Where ancient art meets modern medicine…
I’ve been experimenting in the kitchen recently with fermented foods. Many of you will have heard of the fantastic health benefits of consuming live cultures in food such as yoghurt, sauerkraut, kefir and kombucha – but let’s recap anyway.
The seat of all health
Hippocrates once said “all disease starts in the gut”. Today we might say – “all chronic disease starts in the gut”. From skin problems to arthritis, migraines to depression – the delicate ecosystem of our gut affects every aspect of our health and wellbeing.
This ‘ecosystem’ is made up of trillions of microorganisms – bacteria, yeasts, viruses and funghi – which are in constant communication with each other and our own cells. Your ‘microbiome’ is specific to you; no-one else has exactly the same make-up.
When in balance, these microbes aid digestion, produce vitamins and other nutrients, detoxify harmful substances, strengthen the lining of the gut, prevent infections and even improve mood.
But our stressful lifestyles, convenience diets and exposure to chemicals in air, food, water, beauty & household products inevitably cause imbalance over time. The natural process of ageing, taking antibiotics and having a Caesarian birth all affect the microbial composition of the gut as well.
This is where fermented foods come in. They contain ‘probiotics’ – live bacteria, yeasts and funghi which, when taking in large enough doses, have a beneficial effect on physiology.
And it’s not just the probiotics – the process of lacto-fermentation, such as in sauerkraut, also boosts the B and C vitamin content of our food, providing those essential nutrients in a highly absorbable form.
Experimenting with fermentation is like going back in time. Long before pasteurisation – the process of heating food until all microorganisms are killed – became a common practice, our ancestors fed and healed their families with these simple methods of food preservation.
The holy trinity
Kefir, kombucha and sauerkraut are considered the holy trinity of fermented foods. Add these to your daily diet, and you’re good to go.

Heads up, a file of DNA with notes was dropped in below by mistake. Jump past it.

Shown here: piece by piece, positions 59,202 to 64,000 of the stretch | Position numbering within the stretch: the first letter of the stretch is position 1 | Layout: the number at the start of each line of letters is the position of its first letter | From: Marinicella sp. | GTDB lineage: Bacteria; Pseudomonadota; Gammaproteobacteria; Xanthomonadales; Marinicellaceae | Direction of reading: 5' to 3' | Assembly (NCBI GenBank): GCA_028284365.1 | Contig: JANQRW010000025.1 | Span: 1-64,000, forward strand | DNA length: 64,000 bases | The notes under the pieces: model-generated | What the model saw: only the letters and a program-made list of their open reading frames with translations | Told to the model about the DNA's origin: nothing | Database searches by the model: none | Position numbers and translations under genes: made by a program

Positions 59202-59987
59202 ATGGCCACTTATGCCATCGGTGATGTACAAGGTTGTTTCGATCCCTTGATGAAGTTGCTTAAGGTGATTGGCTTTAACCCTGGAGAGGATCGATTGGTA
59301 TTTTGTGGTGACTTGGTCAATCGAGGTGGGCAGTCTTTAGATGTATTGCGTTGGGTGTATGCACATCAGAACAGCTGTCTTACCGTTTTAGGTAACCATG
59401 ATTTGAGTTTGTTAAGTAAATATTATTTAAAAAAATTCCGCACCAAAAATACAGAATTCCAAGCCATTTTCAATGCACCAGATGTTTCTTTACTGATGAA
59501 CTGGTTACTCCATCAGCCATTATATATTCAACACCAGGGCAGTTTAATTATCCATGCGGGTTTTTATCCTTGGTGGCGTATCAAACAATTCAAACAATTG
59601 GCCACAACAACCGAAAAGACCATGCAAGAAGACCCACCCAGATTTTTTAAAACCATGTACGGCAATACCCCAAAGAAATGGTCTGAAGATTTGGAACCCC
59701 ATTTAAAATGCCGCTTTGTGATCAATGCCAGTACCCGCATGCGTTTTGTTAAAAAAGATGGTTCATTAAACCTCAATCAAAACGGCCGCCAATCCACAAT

Kefir & kombucha are delicious, fizzy, probiotic drinks you can make with either whole milk, water or green tea – simple recipes for both, as well as starter cultures, can be found online. For more information, or to sample some amazing ready-made kombucha, visit Raw Kombucha Algarve on Facebook.
For the purpose of this article, I will focus on sauerkraut – the easiest, healthiest and most delicious way of using your organic cabbage.
As well as B vitamins and probiotics, sauerkraut is brimming full of antioxidants, flavonoids, minerals, vitamins C, A & K and compounds called glucosinolates, also found in broccoli and watercress, which have been shown to protect against cancer.
Variations on the recipe below include beetroot & red cabbage, white cabbage & carrot, and white cabbage with turmeric, garlic and ginger. Go on, experiment!
1 medium organic cabbage (about 500g)
4 tsp sea salt (not table salt)
1 large sterilised jar
1 smaller sterilised jam jar that fits inside the bigger jar
A large ceramic or glass mixing bowl
- Thinly shred your cabbage and pop into the mixing bowl
- Add salt and let sit for 30 mins.
- Squeeze and massage the cabbage for 5-10mins to get as much liquid out as possible.
- Transfer into the big jar, pressing down with the little jar until all the water is sitting above the cabbage.
- Fill the little jar with water to weigh it down, and cover with muslin cloth, or kitchen roll.
- Keep at room temperature for 4-5 days, checking daily to make sure the liquid is always covering the cabbage.
- As long as it’s fully covered in the brining liquid it’ll keep for months in the fridge. If it looks or smells off, throw it away and start again. Otherwise, dig in!
Recommended dose: 2 tablespoons a day.
Stress, sugar and the gut
All this lovely stuff will only work in combination with two things: less stress and less sugar. Think of stress-reduction practices you can do every day, and substitute sweet snacks for healthy alternatives while you’re experimenting with fermentation.